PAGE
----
Anyway, young Jesse leaned hard into my leg there at the rescue place, and the woman explained that’s what Great Pyrenees do. For whatever reason, he’d chosen me. I couldn’t say no.

For the next 10 years, Jesse was head of security at our farm outside Little Rock. Cows don’t need a lot of guarding, and neither do horses. But he and his companion Maggie, a Great Pyrenees/Anatolian mix, kept cow-chasing dogs and coyotes completely off the place. Realistically, I suppose, they mainly protected cats. Even today, if I’m looking for his old friend Albert the cat, I walk Jesse down the street until Albert finds us.

One day, I saw him and Maggie burst through the electric fence at warp speed chasing a cougar that had come wandering down the bayou. Another time, Jesse pitched into a pair of coyotes who had one of my neighbor’s goat kids on the ground. He grabbed one and threw it. The other escaped lickety-split. Then he picked up the baby goat and carried it unharmed back to its mother. Nobody taught Jesse to do that; it was centuries of selective breeding in action.

I did wonder how he’d adjust to city life, but he’s done fine. Some months ago, he ran off a would-be burglar at 2 a.m. Six houses on our street got broken into, but not ours. Jesse appears not to think I need protecting, but anybody who tried to harm Diane would have to come through him, and even in his old age, no unarmed man could do it.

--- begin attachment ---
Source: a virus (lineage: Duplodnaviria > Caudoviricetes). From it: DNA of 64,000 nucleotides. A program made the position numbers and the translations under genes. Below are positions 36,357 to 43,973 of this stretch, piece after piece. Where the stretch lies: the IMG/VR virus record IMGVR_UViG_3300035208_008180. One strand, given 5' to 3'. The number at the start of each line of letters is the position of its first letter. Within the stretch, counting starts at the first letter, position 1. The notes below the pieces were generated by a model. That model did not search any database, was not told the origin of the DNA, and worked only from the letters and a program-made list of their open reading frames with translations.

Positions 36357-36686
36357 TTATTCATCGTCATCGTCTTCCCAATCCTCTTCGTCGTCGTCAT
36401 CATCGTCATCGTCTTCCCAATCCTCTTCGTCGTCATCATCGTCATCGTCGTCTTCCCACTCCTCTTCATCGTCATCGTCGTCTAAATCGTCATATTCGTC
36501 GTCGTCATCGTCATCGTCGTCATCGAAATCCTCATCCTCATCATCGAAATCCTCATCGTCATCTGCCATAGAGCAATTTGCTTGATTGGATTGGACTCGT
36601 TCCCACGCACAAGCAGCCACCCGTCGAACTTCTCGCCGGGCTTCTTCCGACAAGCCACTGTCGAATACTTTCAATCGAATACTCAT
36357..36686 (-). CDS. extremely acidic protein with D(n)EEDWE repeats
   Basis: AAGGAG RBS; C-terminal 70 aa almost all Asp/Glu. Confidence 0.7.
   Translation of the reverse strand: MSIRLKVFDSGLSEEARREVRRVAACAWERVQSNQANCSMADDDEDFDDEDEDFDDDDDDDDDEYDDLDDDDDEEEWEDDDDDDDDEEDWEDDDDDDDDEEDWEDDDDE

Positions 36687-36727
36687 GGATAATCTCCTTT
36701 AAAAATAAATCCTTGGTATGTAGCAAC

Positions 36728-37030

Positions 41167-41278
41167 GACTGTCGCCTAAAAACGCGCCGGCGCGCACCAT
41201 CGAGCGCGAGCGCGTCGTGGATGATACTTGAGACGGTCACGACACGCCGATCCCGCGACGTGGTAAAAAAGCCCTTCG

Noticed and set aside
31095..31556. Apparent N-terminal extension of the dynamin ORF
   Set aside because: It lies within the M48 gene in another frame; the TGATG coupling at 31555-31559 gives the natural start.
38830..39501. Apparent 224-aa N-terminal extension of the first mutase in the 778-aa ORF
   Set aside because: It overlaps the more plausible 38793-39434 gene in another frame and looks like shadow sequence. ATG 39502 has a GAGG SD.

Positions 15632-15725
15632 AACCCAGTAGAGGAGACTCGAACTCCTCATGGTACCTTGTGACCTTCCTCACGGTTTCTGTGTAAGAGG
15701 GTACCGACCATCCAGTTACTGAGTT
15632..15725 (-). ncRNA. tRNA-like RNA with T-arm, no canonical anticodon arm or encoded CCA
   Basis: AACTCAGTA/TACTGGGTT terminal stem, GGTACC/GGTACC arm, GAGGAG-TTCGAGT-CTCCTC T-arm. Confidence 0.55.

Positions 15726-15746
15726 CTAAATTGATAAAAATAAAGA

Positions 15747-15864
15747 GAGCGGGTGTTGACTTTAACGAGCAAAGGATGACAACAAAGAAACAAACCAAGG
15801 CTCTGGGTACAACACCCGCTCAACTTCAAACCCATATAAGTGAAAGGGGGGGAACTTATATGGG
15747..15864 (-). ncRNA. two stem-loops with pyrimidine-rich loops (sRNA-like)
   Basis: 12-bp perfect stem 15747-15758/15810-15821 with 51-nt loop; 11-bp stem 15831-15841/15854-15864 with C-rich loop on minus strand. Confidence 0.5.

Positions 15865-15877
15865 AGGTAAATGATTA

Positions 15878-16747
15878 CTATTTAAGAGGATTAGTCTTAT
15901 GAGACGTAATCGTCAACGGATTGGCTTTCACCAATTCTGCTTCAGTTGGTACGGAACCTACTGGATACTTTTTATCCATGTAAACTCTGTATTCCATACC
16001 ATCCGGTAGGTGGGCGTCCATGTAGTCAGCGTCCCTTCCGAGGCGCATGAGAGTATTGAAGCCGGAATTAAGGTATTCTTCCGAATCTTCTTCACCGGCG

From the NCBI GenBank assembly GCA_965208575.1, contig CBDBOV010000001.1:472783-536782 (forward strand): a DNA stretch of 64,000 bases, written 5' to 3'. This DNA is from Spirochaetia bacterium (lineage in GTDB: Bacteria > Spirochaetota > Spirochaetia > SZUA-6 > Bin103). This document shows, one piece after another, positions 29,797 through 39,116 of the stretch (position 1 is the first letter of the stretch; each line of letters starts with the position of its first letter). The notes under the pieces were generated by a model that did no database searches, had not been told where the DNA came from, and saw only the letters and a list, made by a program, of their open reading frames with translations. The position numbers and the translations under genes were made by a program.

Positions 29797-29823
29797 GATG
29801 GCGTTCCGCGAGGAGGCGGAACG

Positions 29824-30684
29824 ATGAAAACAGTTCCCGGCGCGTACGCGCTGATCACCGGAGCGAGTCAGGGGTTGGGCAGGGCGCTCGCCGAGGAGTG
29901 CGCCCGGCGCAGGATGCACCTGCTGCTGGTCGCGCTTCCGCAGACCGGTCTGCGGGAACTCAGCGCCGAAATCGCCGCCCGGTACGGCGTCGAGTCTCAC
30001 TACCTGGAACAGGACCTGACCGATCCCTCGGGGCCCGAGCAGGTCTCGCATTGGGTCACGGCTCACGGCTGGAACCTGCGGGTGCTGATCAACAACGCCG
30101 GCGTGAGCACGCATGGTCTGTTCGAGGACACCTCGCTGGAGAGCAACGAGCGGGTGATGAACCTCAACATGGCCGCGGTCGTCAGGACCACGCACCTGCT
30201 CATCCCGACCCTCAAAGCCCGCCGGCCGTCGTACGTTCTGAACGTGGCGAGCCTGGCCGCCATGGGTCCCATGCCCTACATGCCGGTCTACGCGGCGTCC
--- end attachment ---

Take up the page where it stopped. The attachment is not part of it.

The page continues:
As I say, it’s hard to imagine Jesse’s got another winter in him. But his eyes still shine when it’s time for his walk, and he’s eating heartily, so perhaps my fears for him are premature.

It’s always been deeply reassuring having the big dog around.

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Gene Lyons

Gene Lyons is a political columnist and author. Lyons writes a column for the Arkansas Times that is nationally syndicated by United Media. He was previously a general editor at Newsweek as wells an associate editor at Texas Monthly where he won a National Magazine Award in 1980. He contributes to Salon.com and has written for such magazines as Harper's, The New York Times Magazine, The New York Review of Books, Entertainment Weekly, Washington Monthly, The Nation, Esquire, and Slate. A graduate of Rutgers University with a Ph.D. in English from the University of Virginia, Lyons taught at the Universities of Massachusetts, Arkansas and Texas before becoming a full-time writer in 1976. A native of New Jersey, Lyons has lived in Arkansas with his wife Diane since 1972. The Lyons live on a cattle farm near Houston, Ark., with a half-dozen dogs, several cats, three horses, and a growing herd of Fleckvieh Simmental cows. Lyons has written several books including The Higher Illiteracy (University of Arkansas, 1988), Widow's Web (Simon & Schuster, 1993), Fools for Scandal (Franklin Square, 1996) as well as The Hunting Of The President: The 10 Year Campaign to Destroy Bill and Hillary Clinton, which he co-authored with National Memo Editor-in-Chief Joe Conason.